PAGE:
- Country of destination: Belgium
- Country of origin: Morocco
- Sectors: Information and Communications Technology
- Skill level: High
- Timeline: March 1, 2019 - August 31, 2020
- Number of beneficiaries: 120
The European Union, the International Centre for Migration Policy Development (ICMPD), and the Belgian development agency Enabel worked together to test an innovative labor migration model that brought workers from Morocco’s growing information and communications technology (ICT) sector to Flanders, which suffers from a severe shortage of ICT workers.
Why was it started?
In early 2019, the Flanders region of Belgium was suffering from shortages of ICT workers that were suppressing business growth and productivity. Flanders’ private sector was interested in recruiting talent from third countries; Morocco, which has a booming ICT sector, was interested in finding investors to fund its burgeoning training centers. To address both needs, Enabel implemented a pilot based on the Center for Global Development’s Global Skill Partnership model, a bilateral migration agreement that moves training into the country of origin.
How does it work?
Enabel recruited partners in Belgium and Morocco to participate in the program. They included Flemish and Moroccan employment services, the Flemish employers’ federations VOKA and Agoria and their Moroccan counterparts CGEM and APEBI, the Belgian agency for asylum seekers (Fedasil), and the Flemish Agency for Integration. The Flemish private sector developed the curriculum and provided the Moroccan participants with training in the Dutch language and in cultural awareness. The program relied on an existing government-to-government agreement and did not have to create a new visa pathway.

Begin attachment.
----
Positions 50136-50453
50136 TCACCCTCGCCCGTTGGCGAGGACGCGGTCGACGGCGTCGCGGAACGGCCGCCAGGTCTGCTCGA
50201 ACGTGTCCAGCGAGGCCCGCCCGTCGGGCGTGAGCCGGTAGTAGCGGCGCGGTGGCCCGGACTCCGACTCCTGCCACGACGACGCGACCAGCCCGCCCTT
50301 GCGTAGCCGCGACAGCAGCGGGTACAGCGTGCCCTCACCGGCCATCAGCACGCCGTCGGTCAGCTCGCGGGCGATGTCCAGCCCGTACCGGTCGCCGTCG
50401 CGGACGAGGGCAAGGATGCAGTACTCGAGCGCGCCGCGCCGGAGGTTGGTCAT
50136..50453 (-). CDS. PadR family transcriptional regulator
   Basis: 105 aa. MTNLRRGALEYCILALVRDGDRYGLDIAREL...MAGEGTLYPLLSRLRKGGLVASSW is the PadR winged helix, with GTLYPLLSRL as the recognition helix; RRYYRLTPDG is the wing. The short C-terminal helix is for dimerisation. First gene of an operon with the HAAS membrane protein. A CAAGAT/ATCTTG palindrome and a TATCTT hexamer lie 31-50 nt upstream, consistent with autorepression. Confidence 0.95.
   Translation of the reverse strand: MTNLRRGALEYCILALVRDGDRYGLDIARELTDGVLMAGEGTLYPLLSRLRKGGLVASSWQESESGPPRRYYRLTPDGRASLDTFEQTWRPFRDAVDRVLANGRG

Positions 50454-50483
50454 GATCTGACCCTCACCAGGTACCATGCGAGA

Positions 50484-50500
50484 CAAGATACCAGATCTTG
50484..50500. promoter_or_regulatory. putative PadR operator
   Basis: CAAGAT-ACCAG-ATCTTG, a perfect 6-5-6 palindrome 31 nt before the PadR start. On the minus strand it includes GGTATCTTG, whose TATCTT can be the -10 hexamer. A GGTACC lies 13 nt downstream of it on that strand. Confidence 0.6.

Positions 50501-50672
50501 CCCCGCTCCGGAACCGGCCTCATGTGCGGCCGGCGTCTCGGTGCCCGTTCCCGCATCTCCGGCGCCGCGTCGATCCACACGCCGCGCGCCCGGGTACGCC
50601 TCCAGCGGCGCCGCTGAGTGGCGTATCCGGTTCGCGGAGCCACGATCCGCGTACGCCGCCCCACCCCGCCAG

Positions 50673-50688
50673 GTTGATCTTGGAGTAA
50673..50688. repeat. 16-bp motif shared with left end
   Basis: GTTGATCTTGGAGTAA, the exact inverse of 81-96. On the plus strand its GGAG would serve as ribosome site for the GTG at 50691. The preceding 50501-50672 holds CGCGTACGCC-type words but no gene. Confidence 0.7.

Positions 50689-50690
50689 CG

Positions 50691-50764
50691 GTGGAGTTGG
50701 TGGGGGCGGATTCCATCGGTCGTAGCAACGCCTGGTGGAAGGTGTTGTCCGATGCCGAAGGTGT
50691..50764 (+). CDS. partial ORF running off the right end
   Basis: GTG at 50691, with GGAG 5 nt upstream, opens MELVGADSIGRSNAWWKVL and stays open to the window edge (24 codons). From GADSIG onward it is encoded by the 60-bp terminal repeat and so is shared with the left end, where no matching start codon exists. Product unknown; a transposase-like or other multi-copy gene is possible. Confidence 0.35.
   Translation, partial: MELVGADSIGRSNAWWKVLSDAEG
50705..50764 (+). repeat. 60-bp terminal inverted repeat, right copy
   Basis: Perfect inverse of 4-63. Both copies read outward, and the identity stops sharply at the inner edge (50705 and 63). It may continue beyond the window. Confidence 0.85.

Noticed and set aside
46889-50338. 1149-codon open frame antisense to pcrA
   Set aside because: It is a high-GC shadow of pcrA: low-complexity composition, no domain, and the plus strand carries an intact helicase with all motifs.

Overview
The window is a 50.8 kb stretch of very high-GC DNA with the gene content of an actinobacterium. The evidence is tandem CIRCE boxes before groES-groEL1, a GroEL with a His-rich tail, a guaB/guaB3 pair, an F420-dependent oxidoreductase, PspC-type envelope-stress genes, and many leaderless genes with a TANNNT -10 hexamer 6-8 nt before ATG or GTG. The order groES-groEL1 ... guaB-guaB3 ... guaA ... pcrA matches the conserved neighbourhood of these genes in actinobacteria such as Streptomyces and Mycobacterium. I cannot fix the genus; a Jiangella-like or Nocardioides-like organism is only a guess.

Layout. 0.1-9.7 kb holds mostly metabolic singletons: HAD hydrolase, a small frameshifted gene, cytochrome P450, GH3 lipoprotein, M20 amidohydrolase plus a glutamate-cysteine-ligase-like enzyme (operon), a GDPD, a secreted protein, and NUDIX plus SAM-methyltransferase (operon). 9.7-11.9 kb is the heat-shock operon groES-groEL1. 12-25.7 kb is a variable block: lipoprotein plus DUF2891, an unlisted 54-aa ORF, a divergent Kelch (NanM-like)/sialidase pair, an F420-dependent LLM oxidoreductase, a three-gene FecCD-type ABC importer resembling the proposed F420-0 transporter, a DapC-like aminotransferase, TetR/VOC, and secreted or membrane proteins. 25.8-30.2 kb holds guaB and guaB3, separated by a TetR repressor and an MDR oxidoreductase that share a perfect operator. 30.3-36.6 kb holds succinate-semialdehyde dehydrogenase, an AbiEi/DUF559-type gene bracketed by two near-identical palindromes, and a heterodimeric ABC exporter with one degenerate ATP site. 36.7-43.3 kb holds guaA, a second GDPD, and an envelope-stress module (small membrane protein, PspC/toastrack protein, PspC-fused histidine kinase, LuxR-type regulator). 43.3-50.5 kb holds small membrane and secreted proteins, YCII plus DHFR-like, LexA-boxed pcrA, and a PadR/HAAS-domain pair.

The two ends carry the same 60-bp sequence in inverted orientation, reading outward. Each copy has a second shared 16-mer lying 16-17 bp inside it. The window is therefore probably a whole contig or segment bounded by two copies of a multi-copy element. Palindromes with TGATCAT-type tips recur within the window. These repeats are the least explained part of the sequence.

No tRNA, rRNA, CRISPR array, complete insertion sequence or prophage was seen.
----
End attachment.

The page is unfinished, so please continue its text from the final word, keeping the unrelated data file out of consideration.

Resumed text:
Training in specific ICT skills began in late 2019. Of the 9,677 people who applied to the program, 120 were selected. Thirty of them were placed in jobs in Belgium; the other 90 were placed in jobs in Morocco.
What impact has it had?
Training was completed in mid-2020. Because of the COVID-19 pandemic, it was difficult to place participants in jobs. As of 2020, 30 percent of trainees had been placed in companies in Belgium or Morocco. One had been accepted to a university in the United States, and two were pursuing additional training.